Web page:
Why do North Americans call them “cell phones” and Engllish/Australians call them “mobile phones”? Relatively new technology having two different names?
Why is mobile phone use banned on aircraft? I had once heard that it emits signals that throw out air traffic controllers. The very recent scare on the Qantas flight from Singapore to Perth is rumoured to be connected to mobile phone use.
I don’t know anything about European or Australian mobile telephony, but in the U S we’ve had wireless phones for at least forty-five years. Back in the day, it definitely was not pocket communications; you had a satchel-sized transmitter in your trunk and a console up front with a handset that looked exactly like a landline phone’s handset. This was called a car phone or, more formally, a mobile telephone.
A major-sized city might have a dozen frequencies assigned to it, which meant only that number of connections could be made at the same time. If you were n+1 trying to make a call, you got nuthin’ The charges, both the monthly service fee and the pre-minute fees for calls, were horrendous; no ordinary human being had a mobile phone. Instead, a typical user might be a contractor who had to have communications while on the road, traveling among several projects.
Then cellular technology was developed. A particular tower only covered a few square miles so the same frequency could be used several times over in the same metro area. Other advances, like multiplexing, meant the system could handle hundred, or even thousands, of connections. The phones size shrank, the prices came down, and everyone could afford one. The problem here was, try to sell folks a “mobile phone” and they are going to think of the old, clunky, car phone. Thus, I imagine, the term cell phone was devised to distinguish between the two technologies.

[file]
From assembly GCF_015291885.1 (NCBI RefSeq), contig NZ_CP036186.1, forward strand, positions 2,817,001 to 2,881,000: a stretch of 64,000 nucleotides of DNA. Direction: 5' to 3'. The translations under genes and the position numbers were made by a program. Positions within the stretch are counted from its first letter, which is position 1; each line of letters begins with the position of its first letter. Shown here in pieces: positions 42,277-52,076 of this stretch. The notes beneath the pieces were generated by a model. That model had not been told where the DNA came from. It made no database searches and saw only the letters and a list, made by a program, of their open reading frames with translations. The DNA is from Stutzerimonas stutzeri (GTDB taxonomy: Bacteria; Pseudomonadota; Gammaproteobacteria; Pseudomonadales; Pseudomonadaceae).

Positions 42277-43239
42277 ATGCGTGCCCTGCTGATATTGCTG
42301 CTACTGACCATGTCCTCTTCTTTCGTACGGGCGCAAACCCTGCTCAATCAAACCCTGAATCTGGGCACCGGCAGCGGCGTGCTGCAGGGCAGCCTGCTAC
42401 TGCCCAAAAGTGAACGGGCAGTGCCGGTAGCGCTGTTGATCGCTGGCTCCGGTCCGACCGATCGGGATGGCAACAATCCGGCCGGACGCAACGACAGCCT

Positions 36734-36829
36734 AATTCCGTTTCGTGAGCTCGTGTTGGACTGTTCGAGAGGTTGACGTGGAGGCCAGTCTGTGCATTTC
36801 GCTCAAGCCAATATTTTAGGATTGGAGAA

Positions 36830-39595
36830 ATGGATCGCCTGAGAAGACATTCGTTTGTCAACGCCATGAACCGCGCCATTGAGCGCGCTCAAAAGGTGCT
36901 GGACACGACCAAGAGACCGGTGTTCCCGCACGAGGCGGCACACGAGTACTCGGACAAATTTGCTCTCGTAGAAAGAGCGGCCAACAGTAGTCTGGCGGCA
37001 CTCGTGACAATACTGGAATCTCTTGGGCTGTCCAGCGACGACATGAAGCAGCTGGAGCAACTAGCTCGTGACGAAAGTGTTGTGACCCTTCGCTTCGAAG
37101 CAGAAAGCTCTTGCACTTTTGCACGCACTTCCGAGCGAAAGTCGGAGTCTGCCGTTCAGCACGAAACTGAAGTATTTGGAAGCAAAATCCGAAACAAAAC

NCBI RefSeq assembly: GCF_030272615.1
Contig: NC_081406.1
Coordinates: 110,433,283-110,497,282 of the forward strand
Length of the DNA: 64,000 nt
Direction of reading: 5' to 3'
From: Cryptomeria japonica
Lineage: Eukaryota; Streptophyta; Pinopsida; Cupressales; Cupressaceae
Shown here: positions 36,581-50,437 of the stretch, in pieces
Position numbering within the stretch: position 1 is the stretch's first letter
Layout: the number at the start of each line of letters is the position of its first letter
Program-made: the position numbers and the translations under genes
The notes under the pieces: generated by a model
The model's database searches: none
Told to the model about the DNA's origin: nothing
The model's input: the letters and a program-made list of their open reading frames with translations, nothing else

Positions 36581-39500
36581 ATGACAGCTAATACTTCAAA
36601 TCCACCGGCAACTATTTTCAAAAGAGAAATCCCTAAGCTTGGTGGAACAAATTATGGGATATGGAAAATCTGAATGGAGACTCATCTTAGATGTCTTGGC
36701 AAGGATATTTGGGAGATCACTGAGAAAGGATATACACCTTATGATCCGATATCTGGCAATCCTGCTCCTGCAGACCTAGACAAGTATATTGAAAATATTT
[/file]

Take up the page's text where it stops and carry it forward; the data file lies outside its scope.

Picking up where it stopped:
If car phones were not in even rare use in Europe or Oz, no distinguishing is needed; ‘mobile phone’ is a perfectly sensible term to use. The first sentence in the Wiki article Mobile Phone starts out, “The mobile phone (also called a wireless phone or cellular phone . . .” In the U S, not so much.
The answer to you second question I leave to someone who is more knowledgeable about such things.
For number two the answer is from what i understand decided by the FCC not the FAA. Their thoughts where that the plane is traveling so fast the signal would jump from tower to tower to fast for the system to keep up. It didnt have anything to do with flight safety but the FAA just wanted to play it safe and ban them all together. Better be safe then sorry i suppose
Some early mobile telephones were just 2-way radio. We had dialer attached to them to open up a certain radio’s private line code. This was a pulse dialer and would be heard over a scanner when the call was placed. We used 4-4-4 for one hospital and I just can’t remember the other 3-number sequence for the other hospitals we would call. We could even have a Handi-talky with push buttons. This system only worked within reach of “a” tower/antena. There were no “Cells” in those days, Just talk about a system that will make all this obsolete.
Americans call them cell phones because that is what the inventor, Dr. Martin Cooper of Motorola, decided to call them. Why the Europeans had to go and change that name to something else I don’t know. Probably DesertDog’s explanation is as likely as any.
A news article appearing in the Australian press today might have answered the second question. Electromagnetic interference on a plane’s GPS isn’t a pleasant thought.
The FCC does not allow 800MHz devices to be used on aircraft but it is the FAA that is responsible for prohibition of other devices. Offhand I’m not sure which devices operate on 800 MHz in the US but it can’t be *all *mobile phones.